Jon Lester, Washington National

Patrick Andres broke the news to me, as he does on many occasions. I was eating my carb-loaded dinner with Patrick, Drew and Davis in Allison Dining Hall when Patrick called across the table: Jon Lester to the Nats. A couple hours later, Lester’s one-year deal was official. 

This signing doesn’t send shockwaves through the sports universe, given Lester’s age (37) and current level of play (5.16 ERA in 2020). Lester’s stint in the nation’s capital may only last a year, but I can honestly say, just minutes after the signing was official, that it’s one of the most significant developments of my time as a sports fan.

The first significant factor in my interest in Lester’s signing is obvious — he’s my favorite athlete of all-time. Lester is my dad’s second cousin and the only athlete I can call a relative. For evidence, we have a grainy VCR tape from a family reunion way back with a young Jon in the background. My first-ever baseball game was Game 4 of the World Series, when a rookie Lester pitched the Red Sox to a sweep of the Colorado Rockies. Since then, I’ve followed the highs — his no-hitter against Kansas City, Boston’s 2013 World Series, his SI Cover after signing with the Cubs, the glorious 2016 Cubs Game 7 victory — and the lows (the announcers *always* discuss his yips in the game broadcasts after that dreadful AL Wild Card Game).

I’ve followed his hitless streak, his odd fielding plays and made the case almost annually for a Cy Young award. At the prom dinner at the end of my senior year, I paid attention to the flat screens in the restaurant, which were showing a Lester start against Washington. I’ve never met Jon, but he has been my connection to the nation’s pastime and one of the reasons I’m as invested in sports as I am today.

The second factor is the irony of Lester signing with Washington, my hometown team. In the immediate aftermath, I called the move a reverse John Riker (I moved to college from DC to Chicago at the tail end of the 2019 season). But as a sports fan who has a reputation for detesting Washington sports teams, coming to grips with the fact that I might actually pull for one of them has been surreal. The loathing harkens back to my first days as a Cowboys fan in Skins country, but has only continued through Wizards-Magic games, the Cubs-Nats playoff bouts and my spurning of nearby UMD-College Park for greener pastures. Being a contrarian is part of my nature as a sports fan. Even moving to Chicago, was a shock to the system because locals were partial to my team.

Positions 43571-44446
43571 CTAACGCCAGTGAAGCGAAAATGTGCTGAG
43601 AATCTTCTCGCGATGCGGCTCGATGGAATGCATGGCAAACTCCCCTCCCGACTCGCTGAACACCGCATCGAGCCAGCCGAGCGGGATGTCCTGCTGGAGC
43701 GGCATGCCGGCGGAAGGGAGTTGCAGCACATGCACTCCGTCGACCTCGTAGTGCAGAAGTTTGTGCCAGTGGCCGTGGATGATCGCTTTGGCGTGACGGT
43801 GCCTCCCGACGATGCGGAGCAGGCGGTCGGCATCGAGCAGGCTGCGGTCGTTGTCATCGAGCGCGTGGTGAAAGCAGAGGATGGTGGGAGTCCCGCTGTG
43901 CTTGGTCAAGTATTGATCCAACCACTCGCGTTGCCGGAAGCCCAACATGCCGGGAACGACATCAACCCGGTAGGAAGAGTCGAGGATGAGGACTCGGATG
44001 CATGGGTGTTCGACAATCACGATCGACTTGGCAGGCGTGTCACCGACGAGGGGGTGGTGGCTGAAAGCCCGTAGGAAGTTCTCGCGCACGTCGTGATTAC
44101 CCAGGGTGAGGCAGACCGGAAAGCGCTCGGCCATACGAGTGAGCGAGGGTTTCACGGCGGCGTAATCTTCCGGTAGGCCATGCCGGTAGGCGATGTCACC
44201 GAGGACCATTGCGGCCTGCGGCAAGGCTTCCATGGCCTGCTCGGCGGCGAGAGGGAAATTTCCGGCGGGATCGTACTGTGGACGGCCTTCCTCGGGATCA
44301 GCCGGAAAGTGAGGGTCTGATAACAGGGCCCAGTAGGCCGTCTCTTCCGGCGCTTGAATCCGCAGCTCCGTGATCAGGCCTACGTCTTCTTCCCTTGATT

What gives? My inclination is that I will, indeed, root for the Washington Nationals. I have always had a distinct player-centric rooting interest for baseball (whereas it’s more common in NBA circles) and I want to see Lester succeed. The location is especially intriguing. If the coronavirus pandemic subsides before the end of the baseball season, there would be 81 opportunities to see the Nats play, and likely a good bit of Lester starts that I could see on the local TV stations or in person. My only investment in the Nationals has been through going to the games of their double A affiliates, the Harrisburg Senators (I have a cap too that I might break out), but having a guy I’m pulling for on the major league level figures to amp up my investment in the big league team.

Lester’s 37, and according to the good experts at The Athletic, he slots in as Washington’s fourth starter behind legends like Max Scherzer, Stephen Strasburg and Patrick Corbin. If he can stay healthy, he could hit a couple major career milestones. He’s at 193 wins and 2,397 strikeouts for his career, not far from impressive 200-win and 2,500 strikeout marks. The Nats also have the potential to rebound and boost the strongest part of Lester’s resume, his playoff record. Those marks could be enough to tip the scales when Lester’s name comes up on the Hall of Fame ballot, the ultimate validation on an already astounding career.

Will I ever come to terms with Lester signing with my hometown team? Ask me when his year with the Nats is over. Part of me wishes another suitor swooped in and offered Lester a better deal than the curly Ws did, but the move makes sense and has upside for all sides. My family might be able to see Lester pitch in-person, Lester could bolster his Cooperstown resume and the Nationals could get a valuable contributor to a playoff contender.

Welcome to Washington, Jon. Go win some games. 

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